The Importance of Foreign Language Learning
Communication is what brings us together as humans. Understanding and communicating with each other creates the opportunity for connection and community. For those reasons, learning a foreign language can open innumerable doors to connecting with others.
Not only do most high schools require students to take at least certain language classes, but colleges and universities do as well. These essential classes are to help prepare students for living and working in a world where they will need to communicate with a diverse range of individuals. Regardless of pursued majors or career routes, even the most basic degree requires foreign language classes. At the root of this requirement is the recognition that another language will help connect students with more of our world.
Further, it is common for job applications to list a second language as a preference, such as Spanish. When employees interact with customers and clients, it is inevitable that they will need to communicate with someone who does not speak English. The knowledge of another language, especially one of the most commonly spoken in the area, will be a valuable asset both to the employee and the employer. Further, it will help the customers or clients feel more included, and help the community feel more welcoming.
On another note, the difficulty of breaking the language barrier is a well-known cause of isolation for people in new countries. Their lack of ability to communicate with those around them leads them to feel cut-off. On the other hand, however, one of the best ways to learn a new language is by being immersed in the culture and country. The need for communication applies the learned language skills in a practical matter and associates the phrases with actions and memories.
How to Determine Which Language Would Be Right for My Student
The process of choosing a foreign language study involves numerous factors. Where do you live? What are the most common languages spoken in the area? Which languages are most often requested by universities and employers alike?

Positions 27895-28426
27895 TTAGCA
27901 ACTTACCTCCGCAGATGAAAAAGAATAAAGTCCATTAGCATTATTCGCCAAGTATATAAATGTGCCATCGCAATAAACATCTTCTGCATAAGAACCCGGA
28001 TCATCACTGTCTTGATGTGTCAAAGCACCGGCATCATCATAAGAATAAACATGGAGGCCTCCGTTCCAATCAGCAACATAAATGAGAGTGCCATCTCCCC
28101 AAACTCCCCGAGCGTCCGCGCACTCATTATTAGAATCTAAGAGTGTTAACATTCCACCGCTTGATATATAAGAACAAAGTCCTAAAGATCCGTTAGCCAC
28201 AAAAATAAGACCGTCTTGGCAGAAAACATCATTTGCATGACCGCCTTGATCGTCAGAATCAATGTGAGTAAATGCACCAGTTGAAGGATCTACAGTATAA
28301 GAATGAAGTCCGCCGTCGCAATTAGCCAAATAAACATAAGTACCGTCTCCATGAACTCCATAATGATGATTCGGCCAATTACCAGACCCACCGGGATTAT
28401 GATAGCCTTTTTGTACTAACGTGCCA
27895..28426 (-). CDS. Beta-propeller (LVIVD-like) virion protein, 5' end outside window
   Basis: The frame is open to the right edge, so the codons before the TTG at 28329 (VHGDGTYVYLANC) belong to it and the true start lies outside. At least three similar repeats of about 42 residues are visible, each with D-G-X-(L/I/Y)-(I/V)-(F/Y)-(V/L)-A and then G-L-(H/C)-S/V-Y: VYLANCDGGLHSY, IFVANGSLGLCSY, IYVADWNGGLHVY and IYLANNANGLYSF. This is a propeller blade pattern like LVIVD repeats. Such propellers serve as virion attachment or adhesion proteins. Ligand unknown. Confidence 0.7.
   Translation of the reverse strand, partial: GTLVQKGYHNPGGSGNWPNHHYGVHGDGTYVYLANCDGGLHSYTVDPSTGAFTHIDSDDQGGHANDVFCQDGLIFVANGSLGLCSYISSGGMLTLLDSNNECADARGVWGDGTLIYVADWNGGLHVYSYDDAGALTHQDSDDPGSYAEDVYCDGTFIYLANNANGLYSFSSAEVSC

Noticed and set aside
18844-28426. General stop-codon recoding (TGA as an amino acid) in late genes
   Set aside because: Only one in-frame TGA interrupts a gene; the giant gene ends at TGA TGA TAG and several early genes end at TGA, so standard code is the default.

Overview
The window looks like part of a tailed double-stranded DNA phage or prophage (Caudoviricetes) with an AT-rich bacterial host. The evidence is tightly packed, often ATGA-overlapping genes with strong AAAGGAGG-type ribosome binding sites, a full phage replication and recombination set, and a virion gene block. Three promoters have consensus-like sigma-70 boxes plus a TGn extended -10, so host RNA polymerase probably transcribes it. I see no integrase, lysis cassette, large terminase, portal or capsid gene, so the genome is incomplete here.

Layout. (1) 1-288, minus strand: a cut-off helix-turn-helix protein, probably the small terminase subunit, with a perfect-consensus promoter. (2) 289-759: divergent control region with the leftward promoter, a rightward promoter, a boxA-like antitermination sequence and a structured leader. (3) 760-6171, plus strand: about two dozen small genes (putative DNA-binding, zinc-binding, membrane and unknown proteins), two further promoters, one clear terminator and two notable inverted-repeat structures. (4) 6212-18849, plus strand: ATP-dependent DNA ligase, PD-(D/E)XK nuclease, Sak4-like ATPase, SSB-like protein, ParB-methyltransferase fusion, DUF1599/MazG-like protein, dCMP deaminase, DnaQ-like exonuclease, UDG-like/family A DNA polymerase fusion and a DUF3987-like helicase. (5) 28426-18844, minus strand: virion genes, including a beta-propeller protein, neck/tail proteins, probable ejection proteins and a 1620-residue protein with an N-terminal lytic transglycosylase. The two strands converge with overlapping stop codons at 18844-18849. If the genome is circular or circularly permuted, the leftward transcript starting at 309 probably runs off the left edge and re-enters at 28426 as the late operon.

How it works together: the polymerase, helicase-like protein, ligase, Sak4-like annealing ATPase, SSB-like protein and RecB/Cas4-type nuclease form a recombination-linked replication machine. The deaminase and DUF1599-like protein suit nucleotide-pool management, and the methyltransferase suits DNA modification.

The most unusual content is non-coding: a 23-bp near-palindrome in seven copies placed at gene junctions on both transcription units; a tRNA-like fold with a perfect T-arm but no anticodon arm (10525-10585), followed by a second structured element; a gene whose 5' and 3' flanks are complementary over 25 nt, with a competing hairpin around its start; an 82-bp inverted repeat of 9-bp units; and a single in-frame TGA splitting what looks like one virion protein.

In the United States, for most of these questions, the answer will be to study Spanish. However, if that doesn’t seem like a good fit for your language learner, you can choose another option. It is common for universities to merely request a number of credits in a foreign language, not singularly for Spanish. Here are a few thoughts to keep in mind as you consider which foreign language would work best for your student:
- How difficult is the language? Is that a potential red flag for your student’s level? Easy languages to learn may be preferable, depending on your situation.
- How long does it take to learn the language?
- How many classes or semesters will be necessary?
- Will the number of available credits for your preferred language program match the number required by most universities? Or will your student have to take more?
- Has your student expressed interest in the language? Self-led interest will play a large role in motivation, progress, and perseverance.
- How accessible are resources for this language? Can you easily find helpful resources and guides?
- Will the language be put to good use in the grand scheme of your student’s ideal career path or lifestyle goals?
When is the Best Time to Start Learning a Foreign Language?
As cliche as it sounds, it truly is never too late to learn something new! However, it is ideal for students to begin learning a new language in their freshman year of high school at the latest, if not touching on the basics in middle school or earlier. While students are younger, they will learn the new concepts easier, and they will have plenty of available semesters for earning the necessary credits. Further, when students begin their language studies in high school, they will likely already have a solid foundation of the mechanics for their native language, such as English grammar, which will be helpful for learning the grammar of a foreign tongue.
On another note, though, if it is an option for your family, there also exists the possibility of raising your children in a bilingual home. If your children are just beginning to learn their native language and your family communicates bilingually, it may be a prime time to begin teaching them both languages. When children learn the languages simultaneously, the process is far easier than learning later on.
It can be overwhelming to decide on a language study. And, it is an important aspect in today’s world, which can add pressure when you’re preparing your teen for college. However, the stakes are never too high or too serious to switch if it isn’t working out. That’s one of the joys of homeschooling — the flexibility!
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